My only regret was sending home finished products with the students after they presented. These were some of the few I had left after room clean up at the end of the year. They all did an amazing job! I told my students after they researched and learned from this list, we could watch the movie. One of the best parts of this project was listening to the kids watching the movie and commenting on everything they had learned. The scene where the choir was singing from the church, someone yelled out that they were singing Joik. Another one asked if the fjord in the background was the Sogenefjord. 

Our learning did not stop here. Frozen inspired us to read this book:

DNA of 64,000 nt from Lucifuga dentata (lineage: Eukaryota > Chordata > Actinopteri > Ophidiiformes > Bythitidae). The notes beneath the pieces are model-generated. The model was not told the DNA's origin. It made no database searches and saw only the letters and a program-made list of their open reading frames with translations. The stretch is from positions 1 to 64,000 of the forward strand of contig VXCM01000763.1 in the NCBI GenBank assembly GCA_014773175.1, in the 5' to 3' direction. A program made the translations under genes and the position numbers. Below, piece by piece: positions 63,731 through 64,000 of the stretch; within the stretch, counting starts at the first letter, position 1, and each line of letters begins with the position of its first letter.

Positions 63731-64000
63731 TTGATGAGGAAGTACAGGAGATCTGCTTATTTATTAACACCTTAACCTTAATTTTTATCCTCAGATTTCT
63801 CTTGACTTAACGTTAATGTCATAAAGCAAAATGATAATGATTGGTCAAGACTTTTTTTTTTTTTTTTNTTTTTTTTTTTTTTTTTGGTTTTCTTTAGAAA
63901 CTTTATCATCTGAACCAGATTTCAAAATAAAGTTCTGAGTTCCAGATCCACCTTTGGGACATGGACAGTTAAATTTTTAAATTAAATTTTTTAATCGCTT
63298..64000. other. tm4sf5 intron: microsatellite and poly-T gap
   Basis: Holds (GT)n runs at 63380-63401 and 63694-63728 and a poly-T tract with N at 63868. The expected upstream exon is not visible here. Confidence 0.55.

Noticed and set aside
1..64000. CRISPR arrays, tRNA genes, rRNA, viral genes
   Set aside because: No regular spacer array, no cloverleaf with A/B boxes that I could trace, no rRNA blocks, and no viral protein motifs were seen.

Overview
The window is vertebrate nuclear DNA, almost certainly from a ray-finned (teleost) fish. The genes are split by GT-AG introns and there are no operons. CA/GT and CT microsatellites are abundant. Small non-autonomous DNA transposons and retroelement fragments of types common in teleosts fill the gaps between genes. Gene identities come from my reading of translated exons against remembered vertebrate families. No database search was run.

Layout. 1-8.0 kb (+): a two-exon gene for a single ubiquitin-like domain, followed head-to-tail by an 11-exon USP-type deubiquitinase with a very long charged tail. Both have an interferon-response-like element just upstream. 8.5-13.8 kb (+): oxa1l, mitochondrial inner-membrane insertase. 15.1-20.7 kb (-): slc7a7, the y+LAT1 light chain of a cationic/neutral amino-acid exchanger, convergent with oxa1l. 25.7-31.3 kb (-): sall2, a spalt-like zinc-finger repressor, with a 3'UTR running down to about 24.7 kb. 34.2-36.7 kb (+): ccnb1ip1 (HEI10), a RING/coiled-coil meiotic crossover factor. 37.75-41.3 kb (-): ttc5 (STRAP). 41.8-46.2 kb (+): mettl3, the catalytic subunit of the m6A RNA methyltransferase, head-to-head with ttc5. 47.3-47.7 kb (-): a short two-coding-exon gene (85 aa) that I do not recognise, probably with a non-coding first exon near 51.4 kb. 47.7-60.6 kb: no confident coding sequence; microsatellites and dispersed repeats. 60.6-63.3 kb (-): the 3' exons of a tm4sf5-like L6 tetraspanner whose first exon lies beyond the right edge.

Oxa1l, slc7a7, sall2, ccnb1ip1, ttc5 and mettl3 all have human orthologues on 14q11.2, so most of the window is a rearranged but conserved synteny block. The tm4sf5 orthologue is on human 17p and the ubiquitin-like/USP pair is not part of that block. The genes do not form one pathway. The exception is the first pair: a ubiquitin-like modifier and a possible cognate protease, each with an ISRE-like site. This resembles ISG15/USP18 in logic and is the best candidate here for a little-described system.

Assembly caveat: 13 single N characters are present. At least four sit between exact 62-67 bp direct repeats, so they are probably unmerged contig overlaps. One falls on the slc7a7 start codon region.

And students loved working on sequels until the end of the year. 

Frozen was a great learning opportunity for our class this year. I hope you also take more time to learn all the amazing aspects of the movie that can be so easily overlooked. Have you ever used a movie as instructional material in your classroom?

Thursday, June 5, 2014

"In Summerrrrr"

This year has been quite a wild ride! As a new blogger, I have infinite amounts of admiration for all those out there who relentlessly keep up their blog post throughout the school year. It's definitely something I will have to work on more next school year. Now that school is out for the summer, I am finally beginning the decompression process as well as reflecting on the year. As I complete my fourth year of teaching, here are just of few of the things that I will take with me into future years of teaching. These are things that would never have been possible without the inspiration and support of those awesome educators who I have been privileged enough to add to my professional learning network.